She held Alora at arms' length and looked gravely into her friend's face. Alora noted the serious expression and said quickly:

"What is it? Bad news for me?"

"I—I think not," replied Mary Louise, hesitatingly; "but it's—it's wonderful news, and I hardly know how to break it to you."

"The best way," remarked Josie, much interested, "is to let it out in a gush. 'Wonderful' stuff never causes anyone to faint."

"Alora," said Mary Louise solemnly, "your father is here."


"He is just outside, in the corridor."

"Why doesn't he come in?" asked the Colonel.

"He needn't have worried about me," said Alora, in sullen tone, "but I suppose it was the danger of losing his money that——"

"No," interrupted Mary Louise; "you mistake me. Jason Jones, the great artist—a splendid, cultured man and——"

A sharp rap at the door made her pause. Answering the Colonel's summons a bellboy entered.

"For Mr. Conant, sir," he said, offering a telegram.

The lawyer tore open the envelope as the boy went out and after a glance at it exclaimed in shocked surprise: "Great heavens!"

Then he passed the message to Colonel Hathaway, who in turn read it and passed it to Josie O'Gorman. Blank silence followed, while Mary Louise and Alora eyed the others expectantly.

"Who did you say is outside in the corridor?" demanded Josie in a puzzled tone.

"Alora's father," replied Mary Louise.

"Jason Jones?"

"Jason Jones," repeated Mary Louise gravely.

"Well, then, listen to this telegram. It was sent to Mr. Peter Conant from Dorfield and says: 'Jason Jones killed by falling from an aeroplane at ten o'clock this morning. Notify his daughter.'"

Alora drew a quick breath and clasped her hands over her heart. Uncongenial as the two had been, Jason Jones was her father—her only remaining parent—and the suddenness of his death shocked and horrified the girl. Indeed, all present were horrified, yet Mary Louise seemed to bear the news more composedly than the others—as if it were a minor incident in a great drama. She slipped an arm around her girl friend's waist and said soothingly:

"Never mind, dear. It is dreadful, I know. What an awful way to die! And yet—and yet, Alora—it may be all for the best."

Josie slid down from the table. Her active brain was the first to catch a glimmering of what Mary Louise meant.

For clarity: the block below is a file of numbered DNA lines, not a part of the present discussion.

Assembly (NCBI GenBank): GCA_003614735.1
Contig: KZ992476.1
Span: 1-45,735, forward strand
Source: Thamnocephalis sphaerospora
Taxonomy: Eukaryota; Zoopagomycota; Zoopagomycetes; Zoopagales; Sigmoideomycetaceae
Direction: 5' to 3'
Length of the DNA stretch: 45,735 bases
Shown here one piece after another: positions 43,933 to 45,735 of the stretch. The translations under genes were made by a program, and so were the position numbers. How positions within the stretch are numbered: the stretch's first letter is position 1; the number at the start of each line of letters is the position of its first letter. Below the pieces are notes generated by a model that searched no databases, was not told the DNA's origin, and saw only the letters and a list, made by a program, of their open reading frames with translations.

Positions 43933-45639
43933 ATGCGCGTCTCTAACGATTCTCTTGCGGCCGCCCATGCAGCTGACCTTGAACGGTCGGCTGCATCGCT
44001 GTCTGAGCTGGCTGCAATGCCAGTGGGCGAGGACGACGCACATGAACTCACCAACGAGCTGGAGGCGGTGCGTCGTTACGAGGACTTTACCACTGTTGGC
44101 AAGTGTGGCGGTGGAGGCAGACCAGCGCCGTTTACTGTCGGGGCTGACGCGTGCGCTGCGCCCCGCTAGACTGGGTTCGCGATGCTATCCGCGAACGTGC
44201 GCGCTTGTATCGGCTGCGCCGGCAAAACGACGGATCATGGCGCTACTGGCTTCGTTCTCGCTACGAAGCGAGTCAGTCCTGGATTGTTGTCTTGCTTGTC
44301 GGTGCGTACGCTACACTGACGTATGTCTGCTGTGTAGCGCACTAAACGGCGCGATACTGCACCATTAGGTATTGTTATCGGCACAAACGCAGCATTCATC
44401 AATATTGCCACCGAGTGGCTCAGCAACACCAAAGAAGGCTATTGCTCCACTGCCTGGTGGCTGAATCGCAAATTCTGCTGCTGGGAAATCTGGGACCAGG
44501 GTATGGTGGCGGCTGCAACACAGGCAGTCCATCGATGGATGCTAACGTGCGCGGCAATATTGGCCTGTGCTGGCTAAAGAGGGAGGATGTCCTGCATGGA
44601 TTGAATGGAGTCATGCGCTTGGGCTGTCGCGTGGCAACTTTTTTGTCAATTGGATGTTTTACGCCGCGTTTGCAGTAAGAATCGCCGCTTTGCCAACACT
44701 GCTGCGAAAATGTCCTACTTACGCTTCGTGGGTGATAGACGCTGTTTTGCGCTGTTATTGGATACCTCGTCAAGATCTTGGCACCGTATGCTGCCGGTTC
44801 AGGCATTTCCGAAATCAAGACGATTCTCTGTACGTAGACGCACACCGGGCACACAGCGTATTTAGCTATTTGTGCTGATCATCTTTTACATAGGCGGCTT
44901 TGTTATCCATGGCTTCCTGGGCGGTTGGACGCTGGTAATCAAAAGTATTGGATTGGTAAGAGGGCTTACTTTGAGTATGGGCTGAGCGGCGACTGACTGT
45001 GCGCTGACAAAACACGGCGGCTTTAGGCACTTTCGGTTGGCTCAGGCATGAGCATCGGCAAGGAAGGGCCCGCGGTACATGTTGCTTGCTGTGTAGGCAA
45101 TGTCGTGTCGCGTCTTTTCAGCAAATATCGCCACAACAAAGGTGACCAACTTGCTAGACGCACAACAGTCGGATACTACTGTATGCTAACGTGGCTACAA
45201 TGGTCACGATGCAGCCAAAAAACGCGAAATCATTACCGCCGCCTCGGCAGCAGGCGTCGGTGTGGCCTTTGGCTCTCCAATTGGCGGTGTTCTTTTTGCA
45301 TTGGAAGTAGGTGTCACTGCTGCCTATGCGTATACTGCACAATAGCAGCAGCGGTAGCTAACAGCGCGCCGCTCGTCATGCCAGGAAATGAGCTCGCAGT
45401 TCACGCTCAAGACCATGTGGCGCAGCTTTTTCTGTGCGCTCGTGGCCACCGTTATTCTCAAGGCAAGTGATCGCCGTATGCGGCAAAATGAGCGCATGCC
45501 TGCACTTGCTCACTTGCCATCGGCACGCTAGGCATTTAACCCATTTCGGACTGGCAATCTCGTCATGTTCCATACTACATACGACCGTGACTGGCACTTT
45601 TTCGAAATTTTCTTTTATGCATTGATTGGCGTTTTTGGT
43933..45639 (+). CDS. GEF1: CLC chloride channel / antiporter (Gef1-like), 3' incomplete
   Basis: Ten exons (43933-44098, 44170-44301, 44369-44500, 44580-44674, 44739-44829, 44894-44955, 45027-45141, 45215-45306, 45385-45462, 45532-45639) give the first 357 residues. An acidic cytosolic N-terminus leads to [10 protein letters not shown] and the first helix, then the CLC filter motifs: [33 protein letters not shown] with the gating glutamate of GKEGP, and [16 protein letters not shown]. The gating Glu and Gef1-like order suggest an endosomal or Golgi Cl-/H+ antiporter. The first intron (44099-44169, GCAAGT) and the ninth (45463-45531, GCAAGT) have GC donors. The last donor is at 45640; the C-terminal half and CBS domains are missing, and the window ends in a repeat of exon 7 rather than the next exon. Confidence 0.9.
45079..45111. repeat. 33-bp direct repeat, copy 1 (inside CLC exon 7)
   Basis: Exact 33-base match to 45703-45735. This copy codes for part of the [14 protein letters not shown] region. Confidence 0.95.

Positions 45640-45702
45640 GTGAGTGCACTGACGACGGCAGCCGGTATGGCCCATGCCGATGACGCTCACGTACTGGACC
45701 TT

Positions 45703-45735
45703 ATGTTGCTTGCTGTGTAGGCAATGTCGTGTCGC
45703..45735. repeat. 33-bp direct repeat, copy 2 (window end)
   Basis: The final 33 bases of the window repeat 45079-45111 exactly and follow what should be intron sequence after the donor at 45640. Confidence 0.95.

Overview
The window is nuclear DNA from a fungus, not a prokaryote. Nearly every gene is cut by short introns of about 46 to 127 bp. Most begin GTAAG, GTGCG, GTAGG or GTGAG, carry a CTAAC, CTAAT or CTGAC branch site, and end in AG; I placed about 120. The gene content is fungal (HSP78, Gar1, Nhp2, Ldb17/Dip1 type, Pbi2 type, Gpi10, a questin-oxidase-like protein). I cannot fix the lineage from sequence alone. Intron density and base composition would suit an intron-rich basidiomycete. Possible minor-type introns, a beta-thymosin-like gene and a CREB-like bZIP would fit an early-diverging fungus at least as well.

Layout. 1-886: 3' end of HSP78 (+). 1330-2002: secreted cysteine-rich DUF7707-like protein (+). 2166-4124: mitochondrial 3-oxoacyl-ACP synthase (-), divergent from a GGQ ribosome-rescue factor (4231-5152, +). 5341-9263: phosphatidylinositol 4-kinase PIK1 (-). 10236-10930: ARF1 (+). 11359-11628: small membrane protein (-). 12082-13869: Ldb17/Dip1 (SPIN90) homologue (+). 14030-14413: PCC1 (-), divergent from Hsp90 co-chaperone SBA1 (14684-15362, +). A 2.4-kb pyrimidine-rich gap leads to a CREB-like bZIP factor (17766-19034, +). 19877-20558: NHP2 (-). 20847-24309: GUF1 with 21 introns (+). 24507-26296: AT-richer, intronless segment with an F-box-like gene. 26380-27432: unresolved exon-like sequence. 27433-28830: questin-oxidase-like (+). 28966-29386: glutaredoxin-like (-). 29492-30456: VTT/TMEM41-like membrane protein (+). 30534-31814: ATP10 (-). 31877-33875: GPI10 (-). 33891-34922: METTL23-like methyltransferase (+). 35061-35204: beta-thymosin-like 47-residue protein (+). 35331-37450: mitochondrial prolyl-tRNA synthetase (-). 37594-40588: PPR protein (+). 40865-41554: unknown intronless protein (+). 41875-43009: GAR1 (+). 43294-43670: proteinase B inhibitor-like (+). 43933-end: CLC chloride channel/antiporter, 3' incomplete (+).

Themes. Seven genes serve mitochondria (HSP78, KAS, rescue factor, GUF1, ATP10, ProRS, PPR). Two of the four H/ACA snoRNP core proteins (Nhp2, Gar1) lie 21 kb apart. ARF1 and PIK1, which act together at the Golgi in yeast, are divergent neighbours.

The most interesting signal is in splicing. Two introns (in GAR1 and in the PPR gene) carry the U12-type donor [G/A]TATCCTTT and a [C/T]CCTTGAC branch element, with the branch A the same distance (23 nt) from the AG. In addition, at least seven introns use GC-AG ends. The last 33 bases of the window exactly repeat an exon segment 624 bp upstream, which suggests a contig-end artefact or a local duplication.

"Shall I call that man in?" she asked excitedly, "the man whom you say is Alora's father?"

"No," answered Mary Louise. "Let me go for him, please. I—I must tell him this strange news myself. Try to quiet yourself, Alora, and—and be prepared. I'm going to introduce to you—Jason Jones."

She uttered the last sentence slowly and with an earnestness that bewildered all her hearers—except, perhaps, Josie O'Gorman. And then she left the room.

The little group scarcely moved or spoke.

It seemed an age to them, yet it was only a few moments, when Mary Louise came back, leading by the hand a tall, handsome gentleman who bore in every feature, in every movement, the mark of good birth, culture, and refinement, and in a voice that trembled with, nervous excitement the girl announced:

"This is Jason Jones—a California artist—the man who married Antoinette Seaver. He is Alora's father. And the other—the other——"

"Why, the other was a fraud, of course," exclaimed Josie.


I am quite sure it is unnecessary to relate in detail the scene that followed Mary Louise's introduction or the excited inquiries and explanations which naturally ensued. To those present the scene was intensely dramatic and never to be forgotten, but such a meeting between father and daughter is considered too sacred to be described here.

Mary Louise's intuition had not played her false. She had found at the Congress Hotel another Jason Jones, far different from the one she had known, and a few questions elicited the fact that he was indeed the father of Alora. So, as briefly as she could, she told him how another man had usurped his place and seized all of Alora's income, at the same time willfully depriving the girl of such comforts and accomplishments as one in her position should enjoy.

"And to think," she added indignantly, "that he is not Jason Jones at all!"

"I believe you are mistaken there," replied the artist thoughtfully. "Jason is a family name, derived from one of our most eminent ancestors, and in my generation it is also borne, I have learned, by one of my second cousins, a Jason Jones who is also a painter and aspires to fame as an artist. I have never met the man, but his indifferently executed canvases, offered for sale under our common name, formerly caused me considerable annoyance and perhaps interfered with my career. But of late I have not heard of this Jason Jones, for soon after my separation from my wife I went to Southern California and located in a little bungalow hidden in a wild canyon of the Santa Monica mountains. There I have secluded myself for years, determined to do some really good work before I returned East to prove my ability. Some time after Antoinette died I saw a notice to that effect in a newspaper, but there were no comments and I did not know that she had made me guardian of our child. That was like Antoinette," he continued, in gentler tones; "she was invariably generous and considerate of my shortcomings, even after we realized we were not fitted to live together. Her renunciation of me seemed harsh, at first, for I could not understand her ambitions, but in fact she drove me to success. I have won the Grand Prize, after all these years of patient labor, and from now on my future is assured."